Arts Faculty Research Studios, College 8

Contributed by Lewis Watts

I photographed a lot of people here ... This is work that I wouldn’t show, but it was like doing figure drawing. It allowed me to keep up a certain set of skills.”

In Conversation With Lewis Watts

I live in the Bay Area. So, when I came to teach at UC Santa Cruz, one of the things that was really important to me as a working photographer is that they offered me a studio. Part of my job offer was that I would have space that would let me work here so that, despite my commute, I could still get work done. I actually first had a live/work space in town. I had that for two years. After that, they offered me this studio here in what they call the Arts Faculty Research Studios. This studio offered me a good balance; it was not right where I was teaching, but not so far that I couldn’t just come between classes or stay here and work most of the night.

There are two things that are really significant to me about this studio. One is that is staying here, I was able to integrate into the campus in a way that is impossible if you are just commuting. I had a futon that folded up. So, I could be here for 2-3 days and teach and spend all the rest of my time working. And I kept a bike here, so I rode everywhere on campus and explored the paths and gullys. I also got a glimpse of the life of the campus I wouldn’t have been otherwise privy to. For instance, when it first rains on campus each year, the tradition is that students all run naked across campus. I might never have seen that if it wasn’t for my studio.

The other thing is the impact the studio space had on my work. The first book I did here, called The Harlem of the West, was around a cache of photographs I found in the Fillmore district in San Francisco which became a black community in 1941 when a lot of people came west to work in the shipyards. There was only really one place that black people lived in San Francisco, the area that the Japanese, recently interred, had lived. When black people settled in the area, it already had all this infrastructure, and it almost immediately became an entertainments area; 10 jazz clubs opened up, there were black-owned hotels, and a thriving community.

I had the photographs for some time, maybe a couple years before I joined the faculty here, but it was working here—where even cell phones don’t work very well—that I finally had the time to complete a collaborative book project with these images. I also had the intellectual community that helped the project take place. I ran ideas by other faculty from the Humanities, Social Sciences, and the Arts.

The second book I did was based on my travels to New Orleans. My parents are southern-born African Americans who came west during WWII. During my childhood, we would alway return to the South to visit the grandparents, and it made a distinct impression on me. So, as an adult, I was always looking for ways back. About the time I started teaching here, I started making connections in New Orleans and traveling there regularly. I was supposed to do a residency in New Orleans just before Katrina hit. I was not able to go, but I did get there 6 weeks after. There was a conference here about the hurricane, and I started talking with Eric Porter, a jazz scholar here on campus, and we decided that we wanted to do a project on New Orleans. That ended up being a book called New Orleans Suite which is both of our takes about what was going on in New Orleans before the storm and what was threatened after the storm—what was being displaced.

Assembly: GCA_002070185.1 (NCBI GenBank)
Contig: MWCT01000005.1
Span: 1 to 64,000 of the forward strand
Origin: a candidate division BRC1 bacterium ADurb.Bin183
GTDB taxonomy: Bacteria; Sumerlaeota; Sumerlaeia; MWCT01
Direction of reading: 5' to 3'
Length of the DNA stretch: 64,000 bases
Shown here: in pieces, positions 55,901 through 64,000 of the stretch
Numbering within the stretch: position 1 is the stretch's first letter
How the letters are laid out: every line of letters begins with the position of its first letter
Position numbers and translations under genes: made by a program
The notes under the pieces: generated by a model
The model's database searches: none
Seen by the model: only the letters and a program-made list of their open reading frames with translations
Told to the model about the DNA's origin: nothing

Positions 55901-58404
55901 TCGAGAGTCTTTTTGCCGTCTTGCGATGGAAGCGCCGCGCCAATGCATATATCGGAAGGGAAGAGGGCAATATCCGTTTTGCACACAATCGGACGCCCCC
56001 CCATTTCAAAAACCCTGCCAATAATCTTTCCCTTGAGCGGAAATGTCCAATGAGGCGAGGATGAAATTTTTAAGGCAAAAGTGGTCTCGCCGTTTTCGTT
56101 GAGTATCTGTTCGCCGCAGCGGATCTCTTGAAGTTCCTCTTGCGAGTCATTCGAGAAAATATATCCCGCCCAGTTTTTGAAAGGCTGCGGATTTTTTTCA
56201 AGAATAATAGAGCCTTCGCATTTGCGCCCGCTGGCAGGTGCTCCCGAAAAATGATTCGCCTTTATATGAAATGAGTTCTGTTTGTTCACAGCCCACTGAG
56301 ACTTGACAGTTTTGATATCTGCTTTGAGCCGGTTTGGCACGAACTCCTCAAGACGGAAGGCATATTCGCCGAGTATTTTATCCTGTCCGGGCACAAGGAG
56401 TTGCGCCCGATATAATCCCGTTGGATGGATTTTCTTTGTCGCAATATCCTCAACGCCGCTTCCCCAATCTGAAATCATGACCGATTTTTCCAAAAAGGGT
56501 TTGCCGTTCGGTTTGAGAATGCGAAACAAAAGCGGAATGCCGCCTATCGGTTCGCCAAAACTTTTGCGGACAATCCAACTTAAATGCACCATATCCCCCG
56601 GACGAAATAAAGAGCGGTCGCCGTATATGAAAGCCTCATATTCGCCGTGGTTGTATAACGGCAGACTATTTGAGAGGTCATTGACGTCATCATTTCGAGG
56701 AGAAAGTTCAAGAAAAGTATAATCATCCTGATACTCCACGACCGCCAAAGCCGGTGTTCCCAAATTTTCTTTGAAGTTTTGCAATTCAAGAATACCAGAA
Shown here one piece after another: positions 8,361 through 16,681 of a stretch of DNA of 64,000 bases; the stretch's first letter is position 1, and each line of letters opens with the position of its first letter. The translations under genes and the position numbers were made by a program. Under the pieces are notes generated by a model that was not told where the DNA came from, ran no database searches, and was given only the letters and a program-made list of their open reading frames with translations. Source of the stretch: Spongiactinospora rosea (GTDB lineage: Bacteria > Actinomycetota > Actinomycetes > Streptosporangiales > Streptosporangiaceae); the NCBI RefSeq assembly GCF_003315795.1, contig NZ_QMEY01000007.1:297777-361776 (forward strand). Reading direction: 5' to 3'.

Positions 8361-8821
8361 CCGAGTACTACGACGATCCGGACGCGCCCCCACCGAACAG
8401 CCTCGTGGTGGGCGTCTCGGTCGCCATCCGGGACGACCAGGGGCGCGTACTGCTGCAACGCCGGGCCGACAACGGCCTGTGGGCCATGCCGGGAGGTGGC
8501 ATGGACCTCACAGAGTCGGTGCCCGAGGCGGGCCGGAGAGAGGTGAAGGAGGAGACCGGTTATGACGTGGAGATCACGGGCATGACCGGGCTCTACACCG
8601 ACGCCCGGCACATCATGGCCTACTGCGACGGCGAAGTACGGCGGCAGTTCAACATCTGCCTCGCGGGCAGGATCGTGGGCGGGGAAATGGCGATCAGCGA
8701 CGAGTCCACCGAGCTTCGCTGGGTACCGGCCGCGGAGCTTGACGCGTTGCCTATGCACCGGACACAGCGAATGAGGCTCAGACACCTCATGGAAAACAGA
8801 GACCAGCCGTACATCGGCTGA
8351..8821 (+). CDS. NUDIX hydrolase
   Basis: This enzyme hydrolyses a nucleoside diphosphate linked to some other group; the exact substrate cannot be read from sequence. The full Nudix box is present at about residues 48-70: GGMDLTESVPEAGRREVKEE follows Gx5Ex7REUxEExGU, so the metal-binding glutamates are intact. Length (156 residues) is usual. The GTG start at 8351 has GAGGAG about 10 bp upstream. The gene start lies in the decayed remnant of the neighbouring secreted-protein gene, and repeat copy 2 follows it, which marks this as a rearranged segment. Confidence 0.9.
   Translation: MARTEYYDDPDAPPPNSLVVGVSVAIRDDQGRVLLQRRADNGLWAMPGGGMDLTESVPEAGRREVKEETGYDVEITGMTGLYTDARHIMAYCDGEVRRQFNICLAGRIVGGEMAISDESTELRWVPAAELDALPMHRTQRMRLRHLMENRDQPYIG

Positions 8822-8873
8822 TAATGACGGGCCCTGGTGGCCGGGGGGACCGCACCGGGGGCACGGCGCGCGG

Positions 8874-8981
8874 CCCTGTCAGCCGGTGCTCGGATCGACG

Other than these large-scale projects, the studio also gave me a place to keep my photography practice up in a different way. I photographed a lot of people here. I used my studio, the courtyard, the yard—these all were backdrops for me. This is work that I wouldn’t show, but that was like doing figure drawing. It allowed me to keep up a certain set of skills.

These portraits were a way to keep my photography chops up. I would ask people I knew and liked a lot, or sometimes I would ask people I didn’t know at all. Both of those circumstance require a certain amount of give and take, making people comfortable, finding the rhythm of the work. I usually photograph in the street. I have a short amount of time to make those decisions or those connections, and I practiced that here.

When I had this studio, people used to ask me if I was applying for artists residencies. But I didn’t even need to. I could come here, have the facilities to work, and see almost nobody if I didn’t want to. It was perfect. The library is close, there is a strong intellectual life, and I had the space to work.

When I said I was going to retire, at first the division said I could keep this studio for a year. Then, the department said I had to leave by the end of June. That was the last thing I wanted to do. But, by June I was feeling better about leaving, I had gotten a residency in Paris (without a studio, it’s time to do residencies!) and was ready to hit the ground running. But, I still miss teaching and this studio as much as anything on campus.